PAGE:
Wednesday, December 23, 2020

Luchun: the Hani Majority County


                                                               by Jim Goodman


       Southern Yunnan’s Honghe is a Hani and Yi Autonomous Prefecture, wherein the Hani and Yi minority nationalities comprise a majority of the population or occupy over 50% of the land.  Usually the latter is the case, especially north of the Red River, where Han immigrants have long been settled in both rural and urban areas.  South of the Red River the land is much hillier, farmed by using the ancient and famous water-filled terraces, and Han residence is confined to the cities.  Even there, employed by the government bureaucracy or as shopkeepers or involved in other urban services, they are in competition with local minorities.

       Luchun County, in the southwest and bordering northwest Vietnam, attracted but a handful of Han immigrants after 1949.  Much of its territory is mountainous and still heavily forested and it has always been relatively isolated, off the main trade routes and mainly accessible via Yuanyang County to its east.  As a result, Luchun County’s population is 80% Hani, nearly all of whom can trace their residence back many generations.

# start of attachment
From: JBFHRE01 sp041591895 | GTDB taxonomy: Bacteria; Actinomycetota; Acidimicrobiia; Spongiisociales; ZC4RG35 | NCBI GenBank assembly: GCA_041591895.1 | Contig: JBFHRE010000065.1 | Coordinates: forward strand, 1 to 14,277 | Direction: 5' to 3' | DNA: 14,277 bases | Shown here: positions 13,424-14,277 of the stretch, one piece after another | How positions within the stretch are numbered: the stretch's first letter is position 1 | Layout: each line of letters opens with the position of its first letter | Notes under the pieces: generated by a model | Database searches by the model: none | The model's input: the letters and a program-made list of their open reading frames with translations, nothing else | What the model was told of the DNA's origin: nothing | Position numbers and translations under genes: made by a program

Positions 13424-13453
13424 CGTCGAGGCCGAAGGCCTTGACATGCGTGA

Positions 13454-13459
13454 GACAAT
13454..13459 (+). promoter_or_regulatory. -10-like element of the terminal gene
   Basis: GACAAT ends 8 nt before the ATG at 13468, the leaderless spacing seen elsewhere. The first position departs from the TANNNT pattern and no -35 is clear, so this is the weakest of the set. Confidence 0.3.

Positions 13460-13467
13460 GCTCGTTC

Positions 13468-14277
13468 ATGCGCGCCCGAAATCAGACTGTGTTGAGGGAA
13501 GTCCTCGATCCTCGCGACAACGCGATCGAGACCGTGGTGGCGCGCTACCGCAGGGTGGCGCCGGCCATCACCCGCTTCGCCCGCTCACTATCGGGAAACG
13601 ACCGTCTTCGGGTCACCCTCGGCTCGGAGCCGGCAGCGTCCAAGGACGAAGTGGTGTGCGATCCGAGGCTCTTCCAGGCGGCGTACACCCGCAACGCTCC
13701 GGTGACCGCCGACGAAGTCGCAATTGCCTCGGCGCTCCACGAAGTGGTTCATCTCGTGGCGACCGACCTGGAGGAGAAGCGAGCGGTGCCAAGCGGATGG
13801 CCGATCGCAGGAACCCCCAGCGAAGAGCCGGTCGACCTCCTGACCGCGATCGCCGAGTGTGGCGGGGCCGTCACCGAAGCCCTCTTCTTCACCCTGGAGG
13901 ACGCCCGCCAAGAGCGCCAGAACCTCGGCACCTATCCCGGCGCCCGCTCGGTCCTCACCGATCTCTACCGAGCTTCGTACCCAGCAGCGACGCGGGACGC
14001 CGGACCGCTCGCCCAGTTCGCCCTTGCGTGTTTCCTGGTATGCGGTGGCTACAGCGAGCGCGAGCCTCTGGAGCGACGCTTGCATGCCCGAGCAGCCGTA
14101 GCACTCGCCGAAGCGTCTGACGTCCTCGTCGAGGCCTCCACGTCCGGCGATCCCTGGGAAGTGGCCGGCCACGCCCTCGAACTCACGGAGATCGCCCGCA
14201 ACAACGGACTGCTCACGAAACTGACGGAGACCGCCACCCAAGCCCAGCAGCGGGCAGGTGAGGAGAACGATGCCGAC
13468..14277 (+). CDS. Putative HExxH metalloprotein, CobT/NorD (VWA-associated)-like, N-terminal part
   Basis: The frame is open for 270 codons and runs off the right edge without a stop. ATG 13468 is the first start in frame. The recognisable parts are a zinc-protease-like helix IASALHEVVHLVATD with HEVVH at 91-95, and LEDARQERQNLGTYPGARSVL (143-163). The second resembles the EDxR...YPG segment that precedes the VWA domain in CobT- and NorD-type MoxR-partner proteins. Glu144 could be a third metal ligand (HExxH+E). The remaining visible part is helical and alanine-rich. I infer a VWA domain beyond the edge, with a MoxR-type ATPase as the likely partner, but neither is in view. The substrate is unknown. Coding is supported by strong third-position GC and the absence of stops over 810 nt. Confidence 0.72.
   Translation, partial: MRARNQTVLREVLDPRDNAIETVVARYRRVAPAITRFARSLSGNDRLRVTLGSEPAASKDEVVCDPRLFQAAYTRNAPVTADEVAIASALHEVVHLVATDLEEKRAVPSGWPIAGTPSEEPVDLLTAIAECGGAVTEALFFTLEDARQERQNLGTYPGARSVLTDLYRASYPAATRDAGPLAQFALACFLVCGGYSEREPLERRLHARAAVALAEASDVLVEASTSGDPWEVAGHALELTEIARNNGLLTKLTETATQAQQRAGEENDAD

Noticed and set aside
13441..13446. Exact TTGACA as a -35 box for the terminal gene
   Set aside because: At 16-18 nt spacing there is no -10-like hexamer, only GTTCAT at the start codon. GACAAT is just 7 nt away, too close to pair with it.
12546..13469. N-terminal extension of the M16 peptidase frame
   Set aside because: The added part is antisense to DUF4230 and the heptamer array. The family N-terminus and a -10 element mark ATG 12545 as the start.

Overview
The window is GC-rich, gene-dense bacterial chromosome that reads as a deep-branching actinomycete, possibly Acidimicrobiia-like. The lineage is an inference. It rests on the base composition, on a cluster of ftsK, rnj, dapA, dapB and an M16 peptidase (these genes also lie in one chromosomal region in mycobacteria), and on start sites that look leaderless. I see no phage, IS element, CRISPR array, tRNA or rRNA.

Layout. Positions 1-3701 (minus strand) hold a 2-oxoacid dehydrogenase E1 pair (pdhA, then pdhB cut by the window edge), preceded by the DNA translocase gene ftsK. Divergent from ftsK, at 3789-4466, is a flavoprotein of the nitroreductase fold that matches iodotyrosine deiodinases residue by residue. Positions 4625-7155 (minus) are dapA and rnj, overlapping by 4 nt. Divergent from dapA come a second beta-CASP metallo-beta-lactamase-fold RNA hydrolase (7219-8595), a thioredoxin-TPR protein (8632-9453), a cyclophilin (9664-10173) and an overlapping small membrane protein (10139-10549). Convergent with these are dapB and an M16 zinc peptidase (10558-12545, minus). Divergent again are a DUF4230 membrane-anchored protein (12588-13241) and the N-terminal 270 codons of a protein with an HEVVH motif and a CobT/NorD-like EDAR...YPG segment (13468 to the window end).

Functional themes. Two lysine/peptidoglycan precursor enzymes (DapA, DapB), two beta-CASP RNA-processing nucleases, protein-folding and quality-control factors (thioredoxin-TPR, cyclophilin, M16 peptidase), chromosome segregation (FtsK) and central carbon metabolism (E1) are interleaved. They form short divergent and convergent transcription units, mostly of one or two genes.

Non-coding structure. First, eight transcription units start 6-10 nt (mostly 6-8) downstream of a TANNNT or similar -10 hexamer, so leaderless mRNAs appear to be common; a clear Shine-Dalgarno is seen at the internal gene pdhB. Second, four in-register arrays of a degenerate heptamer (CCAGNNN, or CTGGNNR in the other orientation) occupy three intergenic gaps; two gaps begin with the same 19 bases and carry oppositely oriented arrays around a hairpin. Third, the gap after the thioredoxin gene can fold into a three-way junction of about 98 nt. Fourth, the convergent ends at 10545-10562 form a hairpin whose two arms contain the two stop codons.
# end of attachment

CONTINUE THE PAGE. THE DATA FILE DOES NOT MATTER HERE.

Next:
Entering from Yuanyang County, after 15 km the traveler comes to Luchun city, the county capital, lying on a long, high, narrow, east-west ridge.  Its modern buildings, largely whitewashed cement, line the ridge, with Hani villages and rice terraces immediately below on each side.  The bus station, central market and public park are in a four-block stretch in the city center.  From the park and from glimpses between the buildings are good views of the terraces and mountain scenery.

       Most urban residents are Hani.  Most shop signboards are bilingual—in Chinese characters and the English letters used to write the Hani language.  The Hani call the city Donya and their language is used more often here than Chinese.